Zee Media Bureau
Washington: Hoping to strike a breakthrough deal when Iran and six world powers meet today in Geneva, a top US official has said that Washington was “looking for first steps” from Iran towards stopping its nuclear programme and in turn, Tehran would be rewarded with uplifting of sanctions, reports said Thursday.
Speaking to reporters on Wednesday, a senior US official said, "What we`re looking for is a first phase, a first step, an initial understanding that stops Iran`s nuclear program from moving forward and rolls it back for the first time in decades".
Doing this, Iran would “put time on the clock” before a final agreement on Iran’s nukes was sealed.
"We are prepared to offer limited, targeted and reversible sanctions relief. We are not talking about touching the core architecture of the Iranian sanctions regime in this first step," the official said.
Meanwhile, expressing hope about the talks, Iranian Foreign Minister Mohammad Javad Zarif said the upcoming talks would be "highly laboured" but the aim was to "cross over the wall of distrust" created by Western policies, reported the BBC.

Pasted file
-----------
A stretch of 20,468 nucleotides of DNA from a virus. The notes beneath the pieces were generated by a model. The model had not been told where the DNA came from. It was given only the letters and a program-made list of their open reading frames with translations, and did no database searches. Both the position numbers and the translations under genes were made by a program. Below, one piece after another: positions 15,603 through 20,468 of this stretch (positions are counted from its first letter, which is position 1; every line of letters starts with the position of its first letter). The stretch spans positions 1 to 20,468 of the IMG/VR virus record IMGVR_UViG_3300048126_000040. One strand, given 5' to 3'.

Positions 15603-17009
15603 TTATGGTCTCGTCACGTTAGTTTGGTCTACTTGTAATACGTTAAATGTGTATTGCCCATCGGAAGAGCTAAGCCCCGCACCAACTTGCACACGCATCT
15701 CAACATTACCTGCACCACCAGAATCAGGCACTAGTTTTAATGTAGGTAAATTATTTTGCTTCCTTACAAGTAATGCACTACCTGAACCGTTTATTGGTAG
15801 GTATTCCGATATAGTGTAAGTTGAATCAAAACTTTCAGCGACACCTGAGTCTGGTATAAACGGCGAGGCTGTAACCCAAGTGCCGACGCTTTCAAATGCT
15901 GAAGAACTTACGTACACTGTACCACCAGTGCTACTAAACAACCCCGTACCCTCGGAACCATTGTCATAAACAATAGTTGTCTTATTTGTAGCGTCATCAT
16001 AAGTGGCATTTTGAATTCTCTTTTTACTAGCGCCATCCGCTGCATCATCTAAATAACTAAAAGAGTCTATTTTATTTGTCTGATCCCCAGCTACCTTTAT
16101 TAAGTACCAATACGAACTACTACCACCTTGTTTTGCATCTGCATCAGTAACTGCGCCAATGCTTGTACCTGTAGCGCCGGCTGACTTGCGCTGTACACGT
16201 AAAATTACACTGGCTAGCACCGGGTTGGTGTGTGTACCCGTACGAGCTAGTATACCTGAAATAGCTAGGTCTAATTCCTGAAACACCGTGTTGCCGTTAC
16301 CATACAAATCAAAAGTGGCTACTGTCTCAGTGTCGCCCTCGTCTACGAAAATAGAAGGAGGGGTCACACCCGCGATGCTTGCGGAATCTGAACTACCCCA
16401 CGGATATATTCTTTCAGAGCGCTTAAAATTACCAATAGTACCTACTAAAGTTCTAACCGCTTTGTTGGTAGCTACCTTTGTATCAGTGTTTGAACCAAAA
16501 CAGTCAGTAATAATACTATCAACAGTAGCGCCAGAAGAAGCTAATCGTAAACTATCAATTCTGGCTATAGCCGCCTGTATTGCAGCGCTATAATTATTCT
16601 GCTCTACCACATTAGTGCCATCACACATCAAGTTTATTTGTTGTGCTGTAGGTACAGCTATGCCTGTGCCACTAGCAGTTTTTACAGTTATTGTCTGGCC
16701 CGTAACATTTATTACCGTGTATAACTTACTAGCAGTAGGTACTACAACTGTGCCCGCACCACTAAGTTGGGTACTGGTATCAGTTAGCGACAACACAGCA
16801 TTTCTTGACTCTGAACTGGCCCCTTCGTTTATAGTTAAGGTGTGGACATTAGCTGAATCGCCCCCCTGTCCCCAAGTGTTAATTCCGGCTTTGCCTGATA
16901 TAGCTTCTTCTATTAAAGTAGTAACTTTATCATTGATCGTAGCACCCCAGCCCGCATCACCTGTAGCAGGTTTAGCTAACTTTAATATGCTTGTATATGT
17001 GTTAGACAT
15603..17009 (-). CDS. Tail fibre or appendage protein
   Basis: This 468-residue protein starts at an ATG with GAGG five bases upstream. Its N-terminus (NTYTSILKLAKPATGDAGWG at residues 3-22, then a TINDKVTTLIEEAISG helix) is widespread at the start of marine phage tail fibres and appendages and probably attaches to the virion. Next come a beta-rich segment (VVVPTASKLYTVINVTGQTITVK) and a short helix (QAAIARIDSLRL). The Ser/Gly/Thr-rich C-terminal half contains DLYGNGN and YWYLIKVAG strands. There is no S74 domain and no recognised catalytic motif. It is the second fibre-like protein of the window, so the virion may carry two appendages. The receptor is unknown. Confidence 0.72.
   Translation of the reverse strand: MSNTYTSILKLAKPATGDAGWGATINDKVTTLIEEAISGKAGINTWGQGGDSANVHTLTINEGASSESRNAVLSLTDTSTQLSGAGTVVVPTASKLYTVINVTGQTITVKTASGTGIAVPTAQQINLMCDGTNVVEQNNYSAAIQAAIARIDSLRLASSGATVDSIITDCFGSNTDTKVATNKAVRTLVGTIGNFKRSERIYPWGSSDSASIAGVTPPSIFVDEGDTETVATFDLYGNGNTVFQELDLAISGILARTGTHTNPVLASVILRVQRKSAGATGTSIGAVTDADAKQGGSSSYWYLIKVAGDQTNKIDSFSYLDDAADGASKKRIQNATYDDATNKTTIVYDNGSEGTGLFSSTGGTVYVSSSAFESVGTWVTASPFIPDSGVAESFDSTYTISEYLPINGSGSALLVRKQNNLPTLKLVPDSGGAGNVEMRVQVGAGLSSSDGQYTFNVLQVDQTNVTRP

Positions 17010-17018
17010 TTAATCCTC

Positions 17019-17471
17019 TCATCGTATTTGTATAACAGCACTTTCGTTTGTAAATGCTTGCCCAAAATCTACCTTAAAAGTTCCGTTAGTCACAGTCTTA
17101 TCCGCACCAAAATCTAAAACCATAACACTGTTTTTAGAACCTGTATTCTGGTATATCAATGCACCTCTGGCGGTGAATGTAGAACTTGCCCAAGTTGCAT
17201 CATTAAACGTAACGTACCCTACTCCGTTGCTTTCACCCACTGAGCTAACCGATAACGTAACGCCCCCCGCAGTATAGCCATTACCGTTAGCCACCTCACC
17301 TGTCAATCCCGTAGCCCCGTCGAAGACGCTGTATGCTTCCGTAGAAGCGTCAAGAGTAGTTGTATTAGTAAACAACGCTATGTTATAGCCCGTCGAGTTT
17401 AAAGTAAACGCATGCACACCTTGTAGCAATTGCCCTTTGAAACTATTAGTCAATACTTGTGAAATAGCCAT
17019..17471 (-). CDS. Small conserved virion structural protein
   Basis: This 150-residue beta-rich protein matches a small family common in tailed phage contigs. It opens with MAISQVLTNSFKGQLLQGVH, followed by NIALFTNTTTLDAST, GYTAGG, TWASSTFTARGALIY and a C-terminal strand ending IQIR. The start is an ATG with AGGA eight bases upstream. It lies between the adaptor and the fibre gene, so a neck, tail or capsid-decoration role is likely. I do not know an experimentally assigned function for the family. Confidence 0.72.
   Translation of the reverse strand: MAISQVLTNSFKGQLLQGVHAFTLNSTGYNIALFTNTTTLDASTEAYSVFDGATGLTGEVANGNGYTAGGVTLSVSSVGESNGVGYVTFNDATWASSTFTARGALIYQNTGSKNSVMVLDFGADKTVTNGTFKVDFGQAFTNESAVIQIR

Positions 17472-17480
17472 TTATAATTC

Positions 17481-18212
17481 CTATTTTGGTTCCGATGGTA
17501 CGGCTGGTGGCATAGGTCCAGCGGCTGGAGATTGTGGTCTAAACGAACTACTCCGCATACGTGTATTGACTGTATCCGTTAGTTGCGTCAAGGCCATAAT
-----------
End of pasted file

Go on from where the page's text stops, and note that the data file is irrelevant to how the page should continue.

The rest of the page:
Earlier, he told French daily Le Monde a deal was "not that far off" though it might not be struck at the November 7-8 talks in Geneva.
"We can conclude (a deal) this week in Geneva, and if that`s not the case it`s not a disaster, as long as things are moving forward," he was quoted as saying.
Iran and the six powers called as p5+1 (the United States, Russia, China, France, Britain and Germany) are to meet in Geneva today for the follow up talks after last month’s talks were termed as the most substantive and positive talks ever.
The six nations want Iran to suspend its most sensitive uranium enrichment efforts, reduce its stockpile of such material and diminish its capacity to produce it in the future.
Iran wants the powers to lift painful economic sanctions that have slashed its daily oil sales revenues by 60 percent in the last two years and devalued its rial currency by more than half.
However, Israel reacted caustically with an official saying, "We have learned in the last few hours that tomorrow at the ... talks in Geneva, a proposal will be examined under which Iran will cease enrichment at 20 percent and they will slow down the activity at the heavy water reactor at Arak, in exchange for which they will get sanctions relief”.
"From Israel`s point of view, this is a very bad deal, and we will strongly oppose these proposals."
Widely assumed to be the Middle East`s only nuclear power, Israel views Iran as an existential threat and has warned it could launch pre-emptive strikes against Iranian nuclear sites if diplomacy fails to stop the program.
Tehran says it needs nuclear energy for electricity generation and medical purposes.
With Agency Inputs